Breaking ground on your construction project can be exciting, especially if getting to this point has been an uphill battle. However, your battles may have only just started, especially if Mother Nature fights back!
Whilst you may have had to address some of these matters during the planning approval process, issues ranging from protected wildlife species on site, to Tree Protection Orders (TPO’s) and harmful and aggressive plants, can still mean that starting on site can be anything but straightforward.
Within the UK, there are several species which could pose a problem to a construction project. These include those which are ‘commonly’ found, such as birds, to those species which are protected, e.g., bats, great-crested newts, otters, hedgehogs and red squirrels, and those protected by the Crown, e.g. swans. In addition, badgers’ sets are legally protected, which means that any excavation works should try to minimise disturbance to their homes.
Another major concern for those within construction, is the hibernating and mating seasons of such wildlife. These can have a tremendous impact on construction times, for example, bats hibernate from Nov-March which means that any bats found on site during those months are not to be disturbed. In addition, the local environmental officers or your local council may ask for bat boxes to be introduced to safely move the bats. Further to the bats, birds’ nest from March-June, newts hibernate from October-February, and the peak mating month of badgers is February. If your construction/development site is to start, doing so outside of these months is quite the challenge!
If your site does indeed contain protected species, your local council should be informed, and the necessary steps taken. During the planning application, the local authority should use a guide to assess whether the development may pose a threat to a protected species and disturb their habitats. If the site does pose harm to the natural habitats, Natural England will be contacted and they will further assess if the proposal will; affect the site of special scientific interest (SSSI), needs an environmental impact assessment, or the development needs an appropriate assessment under the Habitats Regulations (sourced via https://www.gov.uk/guidance/protected-species-how-to-review-planning-applications). From this assessment, Natural England may object to the planning proposal if it’s likely to harm a protected species on an SSSI, or give you the necessary advice on the protected species affected by your proposal.
Plants & Fauna
Not only is your construction site bound by the regulations regarding protected species of wildlife, but plants may also cause some complications and problems to your development. Plants, such as Japanese Knotweed, is an especially aggressive and abrasive plant which can grow up to 10cm a day, and even through concrete! It can cause damage to piping and underground cabling, foundations, and buildings structures – growing in the tiniest of cracks! If this plant is found on your development site, a specialist company is needed to come and disperse of the plant professionally before any more building work can continue. This incredibly invasive plant is estimated to cost the UK £166m per year in damage to buildings and infrastructure and its removal.
Other plants, such as Giant Hogweed, can also cause problems on your development. It’s not as difficult to control as Japanese Knotweed, but it can grow up to 10 feet high and it’s seeds can be carried by animals or waterways. The plant’s sap, however, contain a toxic chemical which, can cause blistering on human skin when reacting with light. This, therefore, should be removed by a professional company. Himalayan Balsam is another plant which could cause potential problems. This plant grows rapidly and can suffocate and smother other nearby vegetation and is spread via its seed – and with the plant producing over 800 seeds every year it can rapidly spread (as sourced via https://celsolicitors.co.uk/invasive-plants-weeds-uk/).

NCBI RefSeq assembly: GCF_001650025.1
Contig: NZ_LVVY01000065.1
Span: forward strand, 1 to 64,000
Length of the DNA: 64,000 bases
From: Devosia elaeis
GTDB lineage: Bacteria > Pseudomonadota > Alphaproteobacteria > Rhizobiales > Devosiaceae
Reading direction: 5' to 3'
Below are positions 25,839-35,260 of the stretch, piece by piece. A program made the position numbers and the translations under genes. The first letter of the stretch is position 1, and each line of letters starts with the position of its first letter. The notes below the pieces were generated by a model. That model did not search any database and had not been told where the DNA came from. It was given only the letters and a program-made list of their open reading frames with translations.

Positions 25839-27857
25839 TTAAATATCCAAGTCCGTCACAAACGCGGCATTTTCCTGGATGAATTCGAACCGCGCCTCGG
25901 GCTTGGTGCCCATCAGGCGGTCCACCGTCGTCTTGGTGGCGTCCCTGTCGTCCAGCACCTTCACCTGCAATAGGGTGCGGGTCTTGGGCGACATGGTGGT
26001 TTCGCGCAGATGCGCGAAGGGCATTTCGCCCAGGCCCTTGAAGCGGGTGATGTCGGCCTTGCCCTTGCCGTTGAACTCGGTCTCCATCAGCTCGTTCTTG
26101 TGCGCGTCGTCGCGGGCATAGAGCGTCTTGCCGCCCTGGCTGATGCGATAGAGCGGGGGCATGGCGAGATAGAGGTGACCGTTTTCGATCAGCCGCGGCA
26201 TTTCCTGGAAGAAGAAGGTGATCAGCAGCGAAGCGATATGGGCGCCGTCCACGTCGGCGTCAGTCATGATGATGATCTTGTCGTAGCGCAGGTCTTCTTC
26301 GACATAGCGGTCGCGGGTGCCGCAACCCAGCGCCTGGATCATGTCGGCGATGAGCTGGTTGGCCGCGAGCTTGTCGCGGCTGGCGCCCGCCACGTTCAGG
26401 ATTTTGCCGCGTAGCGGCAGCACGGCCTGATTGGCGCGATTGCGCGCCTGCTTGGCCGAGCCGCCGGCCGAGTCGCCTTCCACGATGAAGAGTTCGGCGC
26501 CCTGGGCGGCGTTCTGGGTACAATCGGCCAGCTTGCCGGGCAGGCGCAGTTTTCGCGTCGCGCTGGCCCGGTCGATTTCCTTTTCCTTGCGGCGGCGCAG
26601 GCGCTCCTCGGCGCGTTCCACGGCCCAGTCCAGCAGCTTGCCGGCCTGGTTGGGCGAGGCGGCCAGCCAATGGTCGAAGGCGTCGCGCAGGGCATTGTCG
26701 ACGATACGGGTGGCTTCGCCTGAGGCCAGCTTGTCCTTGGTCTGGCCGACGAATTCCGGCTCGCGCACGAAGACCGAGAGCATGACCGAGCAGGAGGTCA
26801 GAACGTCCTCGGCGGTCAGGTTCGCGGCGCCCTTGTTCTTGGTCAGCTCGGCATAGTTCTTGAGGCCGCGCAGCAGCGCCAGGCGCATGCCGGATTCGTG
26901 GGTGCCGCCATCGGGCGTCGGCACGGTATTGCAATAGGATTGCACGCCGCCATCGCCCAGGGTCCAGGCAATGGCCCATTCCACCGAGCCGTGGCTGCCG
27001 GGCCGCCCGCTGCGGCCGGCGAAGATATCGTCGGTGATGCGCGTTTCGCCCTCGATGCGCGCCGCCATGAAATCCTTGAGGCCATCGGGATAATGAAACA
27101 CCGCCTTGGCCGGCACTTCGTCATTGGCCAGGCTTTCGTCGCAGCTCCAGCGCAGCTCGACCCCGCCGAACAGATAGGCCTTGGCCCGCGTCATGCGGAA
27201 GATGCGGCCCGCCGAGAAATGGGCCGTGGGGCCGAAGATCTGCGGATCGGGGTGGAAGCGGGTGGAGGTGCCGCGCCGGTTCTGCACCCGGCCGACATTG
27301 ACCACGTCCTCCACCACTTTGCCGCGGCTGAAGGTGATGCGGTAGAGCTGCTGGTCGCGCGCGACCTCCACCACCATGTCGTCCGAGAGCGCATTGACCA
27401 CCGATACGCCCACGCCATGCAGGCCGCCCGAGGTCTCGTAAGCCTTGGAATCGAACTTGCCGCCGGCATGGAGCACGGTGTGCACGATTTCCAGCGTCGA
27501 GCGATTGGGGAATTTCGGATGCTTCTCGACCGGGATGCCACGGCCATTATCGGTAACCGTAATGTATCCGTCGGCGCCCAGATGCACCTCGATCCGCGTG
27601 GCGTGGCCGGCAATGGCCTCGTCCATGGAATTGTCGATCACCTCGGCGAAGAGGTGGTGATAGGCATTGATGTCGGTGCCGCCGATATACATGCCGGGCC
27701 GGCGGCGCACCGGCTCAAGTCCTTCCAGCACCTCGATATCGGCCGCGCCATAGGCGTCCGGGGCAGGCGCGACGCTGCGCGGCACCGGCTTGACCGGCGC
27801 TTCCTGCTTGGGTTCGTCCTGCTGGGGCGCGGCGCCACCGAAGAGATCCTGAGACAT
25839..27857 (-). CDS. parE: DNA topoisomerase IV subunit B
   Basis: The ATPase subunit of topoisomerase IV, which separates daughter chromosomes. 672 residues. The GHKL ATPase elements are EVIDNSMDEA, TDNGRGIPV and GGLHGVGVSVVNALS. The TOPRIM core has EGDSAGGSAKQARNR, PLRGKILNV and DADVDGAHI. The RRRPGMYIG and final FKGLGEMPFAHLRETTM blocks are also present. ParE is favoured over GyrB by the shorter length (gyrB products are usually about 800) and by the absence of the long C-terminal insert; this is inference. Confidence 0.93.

As mentioned above, all of the above plants can have a negative impact upon a development site but should all be professionally disposed of and by a licensed company.
Trees and TPO’s
Tree Protection Orders (TPOs) are quite common, and trees that are subject to TPOs cannot be felled or pruned without permission from the Local Authority, and this must be done by appropriate and experienced consultant or tree surgeon – an Arborist
Any site with reasonably mature tress should be checked for any TPO’s and these can be on individual trees or in some circumstances a blanket TPO may be present in an area. Most Local authority websites contain advice on the process of identifying trees with TPOs
These issues are generally dealt with through the planning application process, but recognising any likely issues is critical at the appraisal stage, and significant TPOs can seriously restrict the development area or even make the site unviable, so if that is the case, you need to know that as part of the pre-purchase due diligence process.
Early consultation with an Arborist and the Local Authority’s Tree Officer is advised, as they will prepare and agree a plan of the status of each tree and what can be done with it. Sometimes, the approved removal of trees can be mitigated by new tree planting elsewhere in the development.
However, trees with TPOs should not be felled or pruned without appropriate approval or heavy fines can be levied.
Help is at hand
Whilst all these issues should be carefully considered and addressed, this can be easily done by having both an experienced and qualified Ecologist and Arborist within your development team, as trying to take matters into you own hands can have disastrous consequences.
Like many things in construction and property development, knowing where to go for help is critical.
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